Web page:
Every competition needs a jury. So do the Women in Ag Awards, which we are organising together with the DLG and will be awarded at Agritechnica next November.
Our jury is composed of women from all over the world who are active in the broad agricultural sector at different levels. We are happy to introduce them to you.
Yuliya Bondarenko (CEO, DLG Ukraine)
The stories of successful female professionals in agribusiness empower, inspire and set a vision for other female colleagues and especially for women starting their careers. With the WomeninAg Award, we give them a voice!
Mathilde Brion (Agri-journalist, France)
As a journalist since 2011, I specialised in the agricultural press in animal production in 2018. Especially in the field, I value the exchange of experiences with farmers and technicians, both men and women. I engage all year round to represent their voices. For me, the promotion of women in agriculture is part of an egalitarian approach at the level of society and nations. I share WIAG’s ambition through its will to “contribute to a future where prices specifically for women will no longer be necessary”. Against the background of a worldwide weakening of women’s rights, it is more important than ever to take action.
Freya von Czettritz (CEO, DLG Holding and founder of DLG-Female Agri Fellows network, Germany)
It is crucial to have more women in our industry, as their perspectives and experiences are irreducibly useful for seeing things from all angles and also encourage innovation.
Women enrich the talent pool, improve teamwork and drive processes with competence and precision.
Promoting women and recognising their achievements not only creates a more inclusive and equal working environment, but also sets inspiring examples for future generations and promotes diversity and equality across all sectors.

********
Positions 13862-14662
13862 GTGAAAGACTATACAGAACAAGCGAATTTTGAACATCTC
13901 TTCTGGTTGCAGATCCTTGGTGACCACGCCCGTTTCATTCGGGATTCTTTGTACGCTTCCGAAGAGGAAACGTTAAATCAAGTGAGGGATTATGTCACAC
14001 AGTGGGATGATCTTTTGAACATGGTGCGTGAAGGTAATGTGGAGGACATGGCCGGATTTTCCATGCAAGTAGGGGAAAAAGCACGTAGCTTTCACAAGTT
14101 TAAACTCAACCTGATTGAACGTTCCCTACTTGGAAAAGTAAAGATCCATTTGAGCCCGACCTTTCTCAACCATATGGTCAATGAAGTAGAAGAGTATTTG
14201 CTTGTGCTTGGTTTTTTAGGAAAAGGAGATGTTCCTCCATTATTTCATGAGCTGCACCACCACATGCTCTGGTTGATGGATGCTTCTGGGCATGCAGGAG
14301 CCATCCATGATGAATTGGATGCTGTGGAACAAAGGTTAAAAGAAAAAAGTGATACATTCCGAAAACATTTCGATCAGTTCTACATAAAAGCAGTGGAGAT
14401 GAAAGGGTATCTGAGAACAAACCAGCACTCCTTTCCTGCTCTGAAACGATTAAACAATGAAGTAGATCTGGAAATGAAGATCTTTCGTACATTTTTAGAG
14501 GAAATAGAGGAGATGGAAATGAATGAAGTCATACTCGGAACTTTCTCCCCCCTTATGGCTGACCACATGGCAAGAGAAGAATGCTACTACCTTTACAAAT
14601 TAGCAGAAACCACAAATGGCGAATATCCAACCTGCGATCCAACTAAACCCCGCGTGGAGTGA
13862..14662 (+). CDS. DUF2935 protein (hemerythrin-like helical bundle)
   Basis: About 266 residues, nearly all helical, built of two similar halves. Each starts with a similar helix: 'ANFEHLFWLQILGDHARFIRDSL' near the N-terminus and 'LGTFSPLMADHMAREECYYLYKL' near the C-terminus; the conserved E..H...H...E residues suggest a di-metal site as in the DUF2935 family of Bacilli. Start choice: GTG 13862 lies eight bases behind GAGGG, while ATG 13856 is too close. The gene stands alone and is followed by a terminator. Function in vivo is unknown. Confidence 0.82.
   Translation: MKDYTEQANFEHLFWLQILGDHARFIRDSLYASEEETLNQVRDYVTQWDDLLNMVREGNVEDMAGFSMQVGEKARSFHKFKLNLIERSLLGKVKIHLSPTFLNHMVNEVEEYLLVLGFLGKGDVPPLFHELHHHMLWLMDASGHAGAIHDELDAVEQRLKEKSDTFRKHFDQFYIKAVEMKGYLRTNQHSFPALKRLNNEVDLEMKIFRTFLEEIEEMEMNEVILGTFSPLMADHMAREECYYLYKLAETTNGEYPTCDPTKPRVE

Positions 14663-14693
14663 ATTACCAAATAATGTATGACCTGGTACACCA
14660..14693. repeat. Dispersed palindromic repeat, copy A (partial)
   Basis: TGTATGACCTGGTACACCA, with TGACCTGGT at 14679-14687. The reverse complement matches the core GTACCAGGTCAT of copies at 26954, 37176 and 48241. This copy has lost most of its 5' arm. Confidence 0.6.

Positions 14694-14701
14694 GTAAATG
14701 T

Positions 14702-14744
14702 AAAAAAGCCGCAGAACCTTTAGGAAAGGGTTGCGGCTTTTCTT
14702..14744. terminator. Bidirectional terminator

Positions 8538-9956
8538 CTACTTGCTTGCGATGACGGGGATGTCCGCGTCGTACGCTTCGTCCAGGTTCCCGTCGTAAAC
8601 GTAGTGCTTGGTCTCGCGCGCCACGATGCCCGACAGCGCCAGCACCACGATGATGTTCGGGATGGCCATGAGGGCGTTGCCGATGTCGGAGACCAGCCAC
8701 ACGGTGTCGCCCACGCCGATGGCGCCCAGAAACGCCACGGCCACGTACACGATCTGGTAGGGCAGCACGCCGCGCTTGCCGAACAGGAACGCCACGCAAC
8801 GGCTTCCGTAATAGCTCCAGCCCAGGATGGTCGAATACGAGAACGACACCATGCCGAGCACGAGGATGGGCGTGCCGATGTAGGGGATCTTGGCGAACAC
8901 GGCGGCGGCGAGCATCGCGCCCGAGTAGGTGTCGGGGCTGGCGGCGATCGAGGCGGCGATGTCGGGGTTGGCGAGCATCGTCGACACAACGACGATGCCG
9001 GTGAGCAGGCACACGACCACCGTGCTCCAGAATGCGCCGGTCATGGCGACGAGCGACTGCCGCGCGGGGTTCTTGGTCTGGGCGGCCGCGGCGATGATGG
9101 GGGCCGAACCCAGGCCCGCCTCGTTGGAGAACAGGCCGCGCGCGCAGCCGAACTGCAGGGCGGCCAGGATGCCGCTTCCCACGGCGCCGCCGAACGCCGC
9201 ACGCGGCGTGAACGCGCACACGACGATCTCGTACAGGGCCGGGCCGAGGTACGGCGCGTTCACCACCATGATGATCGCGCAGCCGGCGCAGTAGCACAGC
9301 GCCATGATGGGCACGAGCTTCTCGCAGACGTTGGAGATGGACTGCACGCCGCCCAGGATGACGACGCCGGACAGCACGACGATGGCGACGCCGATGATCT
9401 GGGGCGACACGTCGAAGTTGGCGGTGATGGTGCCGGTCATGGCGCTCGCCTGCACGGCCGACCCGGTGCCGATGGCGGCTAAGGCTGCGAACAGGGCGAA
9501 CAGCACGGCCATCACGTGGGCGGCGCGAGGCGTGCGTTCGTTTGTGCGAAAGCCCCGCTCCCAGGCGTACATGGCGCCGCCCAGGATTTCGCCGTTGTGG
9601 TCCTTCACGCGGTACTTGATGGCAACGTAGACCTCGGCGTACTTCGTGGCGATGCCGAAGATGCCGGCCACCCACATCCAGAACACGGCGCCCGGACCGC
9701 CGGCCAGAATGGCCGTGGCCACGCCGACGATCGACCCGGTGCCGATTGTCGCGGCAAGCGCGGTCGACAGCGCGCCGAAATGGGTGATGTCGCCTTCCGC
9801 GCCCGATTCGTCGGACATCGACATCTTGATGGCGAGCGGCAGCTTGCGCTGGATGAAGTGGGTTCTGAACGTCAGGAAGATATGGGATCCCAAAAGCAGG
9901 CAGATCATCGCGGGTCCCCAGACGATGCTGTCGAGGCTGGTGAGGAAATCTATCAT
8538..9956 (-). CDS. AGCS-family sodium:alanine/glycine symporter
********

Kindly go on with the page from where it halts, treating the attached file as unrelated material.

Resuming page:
Melinda Hashimoto (CEO, Egg Farmers of Australia)
It is often difficult to find women who are willing to mentor others. More women in agriculture will not only make for great leaders, but also great mentors who can help future generations. Women leaders work together and slowly the ‘boys club’ will see the benefits of women in strategic work and leadership roles, rather than seeing women working only in support roles and behind the scenes. Women are often silent achievers, and that’s why it’s important to have awards like Women in Ag to not only showcase the talent of women in agriculture, but also to recognise the hard work that all women do day in and day out.”
Hella Otten (Founder of Women in Agribusiness network, Germany)
I come from a farm in Lower Saxony (Westertimke) and studied agricultural sciences at CAU University in Kiel.
For over 23 years I worked at NORD/LB, formerly Bremer Landesbank. There I implemented and built up commodity futures trading for the bank in the area of risk management for the agricultural and food industry. I was also responsible for event management in this area, such as the Dairy Industry Day and the Food Industry Day. Currently, I work for the bank in the area of real estate financing.
In October 2017, I founded the WiA – Women in Agribusiness network. In Bremen, 20 women came together for the first time to “network”. Today we are over 100.
Kim Schoukens (Founder and Chief editor Women in Ag – Magazine, Belgium)
After I moved to the countryside as a city girl, a whole new world opened up for me. A world filled with strong women, each one living up to their role on the farm or in the field. These women around me motivated me to start Women in Ag Magazine, sharing their stories. In a positive way, I want to share their knowledge and experiences, inspiring other women in the sector to take steps, implement ideas and bring our sector to life.
With the Women in Ag Awards, we want to highlight these strong women even more, and spread their stories even more intensely.
Sheila Zulu (Agronomist and Trainer at the Martin Richenhagen Future Farm, Zambia)
In Zambia and in most parts of the world, women make up more than 40% of the agricultural labour force.